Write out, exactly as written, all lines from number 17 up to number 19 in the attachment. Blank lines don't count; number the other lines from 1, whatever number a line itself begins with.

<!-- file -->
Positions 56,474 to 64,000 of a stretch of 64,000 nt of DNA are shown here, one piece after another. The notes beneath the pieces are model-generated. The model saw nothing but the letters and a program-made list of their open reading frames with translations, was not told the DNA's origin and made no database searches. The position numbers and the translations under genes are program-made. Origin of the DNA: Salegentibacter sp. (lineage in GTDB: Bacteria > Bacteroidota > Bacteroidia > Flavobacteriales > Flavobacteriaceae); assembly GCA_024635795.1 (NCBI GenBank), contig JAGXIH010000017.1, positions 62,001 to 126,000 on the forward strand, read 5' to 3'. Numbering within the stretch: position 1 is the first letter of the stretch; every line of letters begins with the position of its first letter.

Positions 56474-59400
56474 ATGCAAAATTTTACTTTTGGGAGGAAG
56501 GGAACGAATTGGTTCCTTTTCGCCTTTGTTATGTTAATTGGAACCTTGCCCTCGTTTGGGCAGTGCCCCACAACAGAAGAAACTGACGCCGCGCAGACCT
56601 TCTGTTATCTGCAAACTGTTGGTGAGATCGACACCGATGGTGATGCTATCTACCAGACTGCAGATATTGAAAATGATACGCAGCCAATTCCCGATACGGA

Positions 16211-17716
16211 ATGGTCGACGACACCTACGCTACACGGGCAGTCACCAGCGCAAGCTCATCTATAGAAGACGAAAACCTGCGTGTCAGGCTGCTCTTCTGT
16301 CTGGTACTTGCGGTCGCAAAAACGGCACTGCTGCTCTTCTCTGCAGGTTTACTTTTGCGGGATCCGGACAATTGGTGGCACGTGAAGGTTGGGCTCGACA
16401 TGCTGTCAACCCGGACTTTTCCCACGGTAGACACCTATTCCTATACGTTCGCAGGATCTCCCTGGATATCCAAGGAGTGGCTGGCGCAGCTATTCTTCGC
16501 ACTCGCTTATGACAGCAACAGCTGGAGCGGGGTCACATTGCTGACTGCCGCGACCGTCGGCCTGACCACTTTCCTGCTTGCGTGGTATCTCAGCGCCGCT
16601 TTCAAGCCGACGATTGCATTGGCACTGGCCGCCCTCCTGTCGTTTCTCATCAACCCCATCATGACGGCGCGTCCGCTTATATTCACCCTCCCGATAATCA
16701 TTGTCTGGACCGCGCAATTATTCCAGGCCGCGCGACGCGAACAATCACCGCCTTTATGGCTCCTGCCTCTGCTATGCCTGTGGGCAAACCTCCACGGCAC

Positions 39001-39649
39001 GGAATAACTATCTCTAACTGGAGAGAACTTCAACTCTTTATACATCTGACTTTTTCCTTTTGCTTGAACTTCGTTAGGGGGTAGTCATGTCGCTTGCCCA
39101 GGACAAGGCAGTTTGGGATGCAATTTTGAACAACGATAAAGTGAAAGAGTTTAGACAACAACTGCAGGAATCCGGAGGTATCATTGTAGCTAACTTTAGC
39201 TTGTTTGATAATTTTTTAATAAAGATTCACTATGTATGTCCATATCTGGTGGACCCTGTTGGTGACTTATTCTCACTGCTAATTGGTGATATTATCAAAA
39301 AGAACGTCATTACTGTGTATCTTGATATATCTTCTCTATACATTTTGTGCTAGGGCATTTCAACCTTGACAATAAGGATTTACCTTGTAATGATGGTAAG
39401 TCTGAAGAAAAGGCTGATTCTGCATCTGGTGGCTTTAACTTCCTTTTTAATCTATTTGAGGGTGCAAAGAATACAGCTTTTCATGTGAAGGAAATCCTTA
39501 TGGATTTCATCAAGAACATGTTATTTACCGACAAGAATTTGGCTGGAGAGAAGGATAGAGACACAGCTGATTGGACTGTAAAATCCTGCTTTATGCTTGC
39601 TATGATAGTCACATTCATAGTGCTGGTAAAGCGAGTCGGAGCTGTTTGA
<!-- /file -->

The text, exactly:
39301 AGAACGTCATTACTGTGTATCTTGATATATCTTCTCTATACATTTTGTGCTAGGGCATTTCAACCTTGACAATAAGGATTTACCTTGTAATGATGGTAAG
39401 TCTGAAGAAAAGGCTGATTCTGCATCTGGTGGCTTTAACTTCCTTTTTAATCTATTTGAGGGTGCAAAGAATACAGCTTTTCATGTGAAGGAAATCCTTA
39501 TGGATTTCATCAAGAACATGTTATTTACCGACAAGAATTTGGCTGGAGAGAAGGATAGAGACACAGCTGATTGGACTGTAAAATCCTGCTTTATGCTTGC